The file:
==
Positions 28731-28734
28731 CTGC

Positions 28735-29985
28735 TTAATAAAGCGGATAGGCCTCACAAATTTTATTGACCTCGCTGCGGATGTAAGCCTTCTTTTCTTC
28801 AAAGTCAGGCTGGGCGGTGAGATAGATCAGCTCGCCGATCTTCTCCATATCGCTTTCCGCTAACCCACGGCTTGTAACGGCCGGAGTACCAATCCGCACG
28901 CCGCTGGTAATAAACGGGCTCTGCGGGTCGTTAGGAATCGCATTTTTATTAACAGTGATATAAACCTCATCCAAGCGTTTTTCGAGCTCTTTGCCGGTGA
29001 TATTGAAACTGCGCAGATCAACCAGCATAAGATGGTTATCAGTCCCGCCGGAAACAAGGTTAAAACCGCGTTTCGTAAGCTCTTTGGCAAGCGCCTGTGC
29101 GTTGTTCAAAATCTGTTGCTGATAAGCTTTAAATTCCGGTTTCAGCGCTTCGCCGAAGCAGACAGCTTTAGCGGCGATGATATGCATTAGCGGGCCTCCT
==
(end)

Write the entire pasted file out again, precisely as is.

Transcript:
Positions 28731-28734
28731 CTGC

Positions 28735-29985
28735 TTAATAAAGCGGATAGGCCTCACAAATTTTATTGACCTCGCTGCGGATGTAAGCCTTCTTTTCTTC
28801 AAAGTCAGGCTGGGCGGTGAGATAGATCAGCTCGCCGATCTTCTCCATATCGCTTTCCGCTAACCCACGGCTTGTAACGGCCGGAGTACCAATCCGCACG
28901 CCGCTGGTAATAAACGGGCTCTGCGGGTCGTTAGGAATCGCATTTTTATTAACAGTGATATAAACCTCATCCAAGCGTTTTTCGAGCTCTTTGCCGGTGA
29001 TATTGAAACTGCGCAGATCAACCAGCATAAGATGGTTATCAGTCCCGCCGGAAACAAGGTTAAAACCGCGTTTCGTAAGCTCTTTGGCAAGCGCCTGTGC
29101 GTTGTTCAAAATCTGTTGCTGATAAGCTTTAAATTCCGGTTTCAGCGCTTCGCCGAAGCAGACAGCTTTAGCGGCGATGATATGCATTAGCGGGCCTCCT